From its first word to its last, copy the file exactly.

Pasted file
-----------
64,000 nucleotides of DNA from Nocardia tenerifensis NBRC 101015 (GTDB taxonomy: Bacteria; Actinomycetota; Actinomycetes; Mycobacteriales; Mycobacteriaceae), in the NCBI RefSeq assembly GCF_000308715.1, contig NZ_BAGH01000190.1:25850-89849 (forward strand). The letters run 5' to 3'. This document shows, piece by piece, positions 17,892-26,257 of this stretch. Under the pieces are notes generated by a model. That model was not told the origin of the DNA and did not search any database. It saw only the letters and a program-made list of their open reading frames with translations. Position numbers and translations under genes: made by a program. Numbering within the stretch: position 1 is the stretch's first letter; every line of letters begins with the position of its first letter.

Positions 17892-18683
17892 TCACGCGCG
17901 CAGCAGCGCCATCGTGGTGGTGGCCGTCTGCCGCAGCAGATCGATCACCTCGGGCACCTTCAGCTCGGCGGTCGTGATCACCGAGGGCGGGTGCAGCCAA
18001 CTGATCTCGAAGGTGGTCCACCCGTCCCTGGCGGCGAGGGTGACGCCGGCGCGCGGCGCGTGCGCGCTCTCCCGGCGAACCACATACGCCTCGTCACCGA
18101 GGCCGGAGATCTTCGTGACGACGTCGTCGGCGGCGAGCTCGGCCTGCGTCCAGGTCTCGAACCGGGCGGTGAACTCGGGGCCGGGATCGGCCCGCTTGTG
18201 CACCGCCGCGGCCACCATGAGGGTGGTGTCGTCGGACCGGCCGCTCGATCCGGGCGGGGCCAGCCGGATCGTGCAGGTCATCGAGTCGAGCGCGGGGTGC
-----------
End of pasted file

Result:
64,000 nucleotides of DNA from Nocardia tenerifensis NBRC 101015 (GTDB taxonomy: Bacteria; Actinomycetota; Actinomycetes; Mycobacteriales; Mycobacteriaceae), in the NCBI RefSeq assembly GCF_000308715.1, contig NZ_BAGH01000190.1:25850-89849 (forward strand). The letters run 5' to 3'. This document shows, piece by piece, positions 17,892-26,257 of this stretch. Under the pieces are notes generated by a model. That model was not told the origin of the DNA and did not search any database. It saw only the letters and a program-made list of their open reading frames with translations. Position numbers and translations under genes: made by a program. Numbering within the stretch: position 1 is the stretch's first letter; every line of letters begins with the position of its first letter.

Positions 17892-18683
17892 TCACGCGCG
17901 CAGCAGCGCCATCGTGGTGGTGGCCGTCTGCCGCAGCAGATCGATCACCTCGGGCACCTTCAGCTCGGCGGTCGTGATCACCGAGGGCGGGTGCAGCCAA
18001 CTGATCTCGAAGGTGGTCCACCCGTCCCTGGCGGCGAGGGTGACGCCGGCGCGCGGCGCGTGCGCGCTCTCCCGGCGAACCACATACGCCTCGTCACCGA
18101 GGCCGGAGATCTTCGTGACGACGTCGTCGGCGGCGAGCTCGGCCTGCGTCCAGGTCTCGAACCGGGCGGTGAACTCGGGGCCGGGATCGGCCCGCTTGTG
18201 CACCGCCGCGGCCACCATGAGGGTGGTGTCGTCGGACCGGCCGCTCGATCCGGGCGGGGCCAGCCGGATCGTGCAGGTCATCGAGTCGAGCGCGGGGTGC